The trust itself will continue to operate until 2001, although there are provisions for an earlier winding up 'if the film doesn't generate enough revenue to keep expenses going', said Mr Stewart.

If it works well enough, the share scheme pioneered by Lightning Jack may be taken up by other film producers. Mr Stewart said Australia's regulatory bodies, the Australian Film Commission and the Australian Tax Office, were 'tough but co-operative' in helping the producers to set it up. 'It's been unique and ground-breaking because the market is determining our share price based on emotion more than anything else. I don't think you could launch such a scheme unless you had a big-name star or director. We couldn't have done it without Hogan.'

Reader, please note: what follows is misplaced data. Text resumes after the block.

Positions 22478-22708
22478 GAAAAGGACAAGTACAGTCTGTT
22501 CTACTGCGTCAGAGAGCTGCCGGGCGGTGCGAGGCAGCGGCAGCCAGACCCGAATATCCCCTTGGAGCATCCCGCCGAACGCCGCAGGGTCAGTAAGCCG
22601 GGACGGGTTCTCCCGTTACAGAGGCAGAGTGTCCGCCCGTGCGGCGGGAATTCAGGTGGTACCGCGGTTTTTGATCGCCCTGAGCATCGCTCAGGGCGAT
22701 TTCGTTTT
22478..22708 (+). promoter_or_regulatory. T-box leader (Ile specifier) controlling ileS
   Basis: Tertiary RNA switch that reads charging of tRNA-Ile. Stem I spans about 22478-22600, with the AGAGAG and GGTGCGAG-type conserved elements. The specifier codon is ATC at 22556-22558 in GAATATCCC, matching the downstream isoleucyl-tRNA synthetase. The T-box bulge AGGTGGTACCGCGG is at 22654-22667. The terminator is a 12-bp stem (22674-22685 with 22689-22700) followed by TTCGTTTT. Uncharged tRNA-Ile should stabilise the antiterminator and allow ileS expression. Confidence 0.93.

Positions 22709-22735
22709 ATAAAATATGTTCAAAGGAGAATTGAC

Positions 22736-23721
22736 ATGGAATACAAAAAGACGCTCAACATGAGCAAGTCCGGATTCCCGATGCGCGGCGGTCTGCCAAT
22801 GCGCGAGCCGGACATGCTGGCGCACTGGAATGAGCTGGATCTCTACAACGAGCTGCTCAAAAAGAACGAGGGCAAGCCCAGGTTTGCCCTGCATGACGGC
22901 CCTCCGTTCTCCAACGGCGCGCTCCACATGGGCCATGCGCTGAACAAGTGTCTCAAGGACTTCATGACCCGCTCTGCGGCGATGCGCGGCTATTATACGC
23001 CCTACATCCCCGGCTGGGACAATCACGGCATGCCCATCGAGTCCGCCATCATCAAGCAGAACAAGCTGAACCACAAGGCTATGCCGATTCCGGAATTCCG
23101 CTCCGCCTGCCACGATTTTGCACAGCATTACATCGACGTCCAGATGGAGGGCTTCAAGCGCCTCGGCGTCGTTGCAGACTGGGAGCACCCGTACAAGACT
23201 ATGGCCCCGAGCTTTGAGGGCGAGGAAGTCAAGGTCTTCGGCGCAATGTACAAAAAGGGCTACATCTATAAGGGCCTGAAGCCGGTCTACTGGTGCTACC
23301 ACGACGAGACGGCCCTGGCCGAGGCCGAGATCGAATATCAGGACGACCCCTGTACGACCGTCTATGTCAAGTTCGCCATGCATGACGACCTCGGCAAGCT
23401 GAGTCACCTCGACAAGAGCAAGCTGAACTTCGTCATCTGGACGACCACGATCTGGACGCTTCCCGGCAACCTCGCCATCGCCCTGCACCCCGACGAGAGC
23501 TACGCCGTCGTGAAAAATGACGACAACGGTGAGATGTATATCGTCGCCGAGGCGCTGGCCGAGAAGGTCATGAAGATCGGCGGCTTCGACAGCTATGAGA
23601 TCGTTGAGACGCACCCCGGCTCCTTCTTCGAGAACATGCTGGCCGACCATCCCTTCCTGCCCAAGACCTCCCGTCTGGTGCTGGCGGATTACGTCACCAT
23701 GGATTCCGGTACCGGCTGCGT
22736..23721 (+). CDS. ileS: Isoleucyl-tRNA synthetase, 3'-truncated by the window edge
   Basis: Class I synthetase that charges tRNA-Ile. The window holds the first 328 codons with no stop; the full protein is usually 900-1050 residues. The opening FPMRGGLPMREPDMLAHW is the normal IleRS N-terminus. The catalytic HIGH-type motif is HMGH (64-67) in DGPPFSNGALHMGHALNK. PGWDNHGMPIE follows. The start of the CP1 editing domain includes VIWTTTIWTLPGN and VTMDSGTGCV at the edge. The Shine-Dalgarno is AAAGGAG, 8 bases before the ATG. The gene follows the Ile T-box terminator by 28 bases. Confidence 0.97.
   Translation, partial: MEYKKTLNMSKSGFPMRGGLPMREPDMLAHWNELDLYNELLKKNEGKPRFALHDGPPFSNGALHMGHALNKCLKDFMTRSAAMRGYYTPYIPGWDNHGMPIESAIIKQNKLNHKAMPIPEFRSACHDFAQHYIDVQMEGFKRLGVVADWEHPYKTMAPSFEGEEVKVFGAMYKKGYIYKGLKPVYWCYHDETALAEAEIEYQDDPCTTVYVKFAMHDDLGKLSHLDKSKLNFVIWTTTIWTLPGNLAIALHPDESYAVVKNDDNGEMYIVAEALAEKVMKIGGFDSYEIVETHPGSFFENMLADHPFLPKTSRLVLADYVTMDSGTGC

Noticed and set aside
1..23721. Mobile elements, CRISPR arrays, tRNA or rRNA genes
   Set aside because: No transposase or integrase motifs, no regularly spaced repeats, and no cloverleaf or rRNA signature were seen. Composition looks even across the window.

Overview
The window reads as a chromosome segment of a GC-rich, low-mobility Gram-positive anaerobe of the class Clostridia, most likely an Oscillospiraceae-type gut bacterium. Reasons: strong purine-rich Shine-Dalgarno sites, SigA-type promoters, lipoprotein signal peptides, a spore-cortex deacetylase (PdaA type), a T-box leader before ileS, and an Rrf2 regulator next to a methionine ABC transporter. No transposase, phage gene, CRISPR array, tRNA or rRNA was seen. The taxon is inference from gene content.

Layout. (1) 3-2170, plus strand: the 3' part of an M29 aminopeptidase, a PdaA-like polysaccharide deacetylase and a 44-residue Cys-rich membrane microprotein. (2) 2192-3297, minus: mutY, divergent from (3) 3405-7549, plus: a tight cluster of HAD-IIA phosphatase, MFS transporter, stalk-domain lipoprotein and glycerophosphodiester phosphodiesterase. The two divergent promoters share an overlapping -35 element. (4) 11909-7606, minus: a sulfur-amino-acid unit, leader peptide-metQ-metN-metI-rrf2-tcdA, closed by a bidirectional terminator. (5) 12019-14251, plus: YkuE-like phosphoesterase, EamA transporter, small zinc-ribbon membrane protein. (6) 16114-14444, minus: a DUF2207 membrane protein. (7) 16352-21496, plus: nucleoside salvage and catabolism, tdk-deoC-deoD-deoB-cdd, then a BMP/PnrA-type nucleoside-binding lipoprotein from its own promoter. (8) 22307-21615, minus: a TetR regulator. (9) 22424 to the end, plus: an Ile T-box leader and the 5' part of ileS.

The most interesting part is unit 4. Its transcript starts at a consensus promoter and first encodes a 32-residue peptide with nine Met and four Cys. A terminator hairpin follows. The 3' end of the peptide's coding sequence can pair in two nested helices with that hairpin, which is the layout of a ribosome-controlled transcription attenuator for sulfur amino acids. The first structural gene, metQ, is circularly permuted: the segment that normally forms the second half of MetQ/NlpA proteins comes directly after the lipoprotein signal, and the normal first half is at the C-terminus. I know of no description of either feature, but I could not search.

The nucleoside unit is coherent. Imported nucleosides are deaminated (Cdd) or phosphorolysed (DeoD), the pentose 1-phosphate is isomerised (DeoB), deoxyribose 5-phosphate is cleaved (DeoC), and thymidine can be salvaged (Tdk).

(Photograph omitted)

Start your day with The Independent, sign up for daily news emails
  • Get to the point
Latest stories from i100
Have you tried new the Independent Digital Edition apps?
Independent Dating

By clicking 'Search' you
are agreeing to our
Terms of Use.

iJobs Job Widget
iJobs Money & Business

Recruitment Genius: Claims Administrator

£16000 - £18500 per annum: Recruitment Genius: This is an excellent opportunit...

Recruitment Genius: Senior SEO Executive

£24000 - £28000 per annum: Recruitment Genius: A Senior SEO Executive is requi...

Recruitment Genius: Online Customer Service Administrator

£16000 - £18000 per annum: Recruitment Genius: An Online customer Service Admi...

Recruitment Genius: Digital Marketing Executive

£18000 - £22000 per annum: Recruitment Genius: This global, industry leading, ...

Day In a Page

'It was first time I had ever tasted chocolate. I kept a piece, and when Amsterdam was liberated, I gave it to the first Allied soldier I saw'